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Fifth freedom to open Kingdom’s airspace

A Hong Kong-based Dragonair jetliner flies over Phnom Penh after taking off from the capital’s airport last year.
A Hong Kong-based Dragonair jetliner flies over Phnom Penh after taking off from the capital’s airport last year. Vireak Mai

Fifth freedom to open Kingdom’s airspace

The National Assembly yesterday approved a draft law on the implementation of the fifth freedom of the air, a commercial aviation right that grants airlines the privilege of using Cambodian airports as a stop-over on scheduled flights between their home country and another country.

Sinn Chanserey Vutha, spokesman at State Secretariat of Civil Aviation (SSCA), said the aviation body successfully lobbied to have the National Assembly approve the aviation protocol, which he said will encourage the growth and development of Cambodia’s aviation sector. Fifth freedom flights will improve air connectivity, increase air traffic and lead to better service quality, he said.

“Today we got approval to open the fifth freedom of the air,” Vutha said. “This will help us to open new markets and attract airline companies, encouraging them to fly to our country.”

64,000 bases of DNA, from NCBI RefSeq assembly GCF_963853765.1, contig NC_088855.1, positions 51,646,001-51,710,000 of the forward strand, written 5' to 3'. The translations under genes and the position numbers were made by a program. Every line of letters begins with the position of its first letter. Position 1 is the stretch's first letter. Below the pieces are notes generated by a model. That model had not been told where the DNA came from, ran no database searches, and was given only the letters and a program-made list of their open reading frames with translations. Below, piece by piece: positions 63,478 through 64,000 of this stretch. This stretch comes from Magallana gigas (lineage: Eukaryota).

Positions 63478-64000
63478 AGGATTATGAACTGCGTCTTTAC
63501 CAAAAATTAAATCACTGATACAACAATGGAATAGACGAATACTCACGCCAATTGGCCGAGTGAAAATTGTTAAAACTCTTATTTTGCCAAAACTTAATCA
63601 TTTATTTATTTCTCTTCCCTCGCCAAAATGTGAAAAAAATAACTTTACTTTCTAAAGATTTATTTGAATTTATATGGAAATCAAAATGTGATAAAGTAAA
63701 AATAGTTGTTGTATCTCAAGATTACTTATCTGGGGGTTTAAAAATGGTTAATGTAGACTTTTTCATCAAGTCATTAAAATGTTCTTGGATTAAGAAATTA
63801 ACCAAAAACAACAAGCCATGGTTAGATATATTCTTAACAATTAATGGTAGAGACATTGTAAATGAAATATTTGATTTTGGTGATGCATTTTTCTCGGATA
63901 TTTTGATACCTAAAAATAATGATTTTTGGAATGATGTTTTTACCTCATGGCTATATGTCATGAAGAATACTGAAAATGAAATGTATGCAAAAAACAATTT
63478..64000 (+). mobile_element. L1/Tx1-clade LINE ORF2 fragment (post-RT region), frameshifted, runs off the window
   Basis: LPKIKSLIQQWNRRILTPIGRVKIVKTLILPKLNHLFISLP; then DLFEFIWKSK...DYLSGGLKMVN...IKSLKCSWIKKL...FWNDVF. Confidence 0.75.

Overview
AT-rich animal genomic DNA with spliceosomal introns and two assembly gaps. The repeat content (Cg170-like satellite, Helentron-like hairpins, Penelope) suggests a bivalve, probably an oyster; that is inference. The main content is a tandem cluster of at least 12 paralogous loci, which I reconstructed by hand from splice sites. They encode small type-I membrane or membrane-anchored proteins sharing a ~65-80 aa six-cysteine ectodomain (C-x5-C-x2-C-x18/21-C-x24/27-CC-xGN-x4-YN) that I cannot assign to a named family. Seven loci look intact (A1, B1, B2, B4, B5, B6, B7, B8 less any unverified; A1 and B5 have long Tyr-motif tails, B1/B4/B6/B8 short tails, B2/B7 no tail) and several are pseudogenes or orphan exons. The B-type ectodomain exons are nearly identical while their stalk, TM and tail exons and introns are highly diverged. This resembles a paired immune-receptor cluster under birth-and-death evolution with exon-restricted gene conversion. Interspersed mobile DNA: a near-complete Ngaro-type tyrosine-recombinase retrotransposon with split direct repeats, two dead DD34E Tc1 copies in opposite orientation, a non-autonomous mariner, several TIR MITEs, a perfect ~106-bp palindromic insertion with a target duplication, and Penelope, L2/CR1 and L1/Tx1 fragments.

The passage of the fifth freedom is part of the ASEAN Open Skies policy, which aims to fully liberalise air travel in the region, and its implementation is expected to increase overall air traffic.

Vutha said without a fifth freedom protocol, foreign commercial airlines arriving at Phnom Penh airport were usually required to return to their point of origin. Now they are free to carry on to other destinations.

“The fifth freedom of the air is what that many airlines companies prefer so that they can fly, for instance, to Phnom Penh and then on to Siem Reap, Vietnam or Laos,” he said.

He added that the draft law would be submitted to the Senate for approval, and the SSCA would inform ASEAN of any change in status.

Khek Norinda, communications and public relations director of Cambodia Airports, said the approval of fifth freedom flights was expected to benefit the Kingdom’s airline sector and the economy as a whole.

“Until further assessment on the impacts of fifth freedom for Cambodia’s aviation landscape is made, it is generally agreed that its implementation could be conducive to more traffic and to attracting more airlines, for the benefits of passengers and a country’s economy,” he said.

Ang Kim Eang, president of the Cambodia Association of Travel Agents (CATA), said it is still too early to say what impact the protocol would have on Cambodia’s aviation sector, but anything that brings more air traffic was bound to be a positive.

“Whenever we have more airlines operating and increase flight schedules it makes it more convenient for tourists to travel and this will contribute to boosting the tourism sector of our country,” Kim Eang said.


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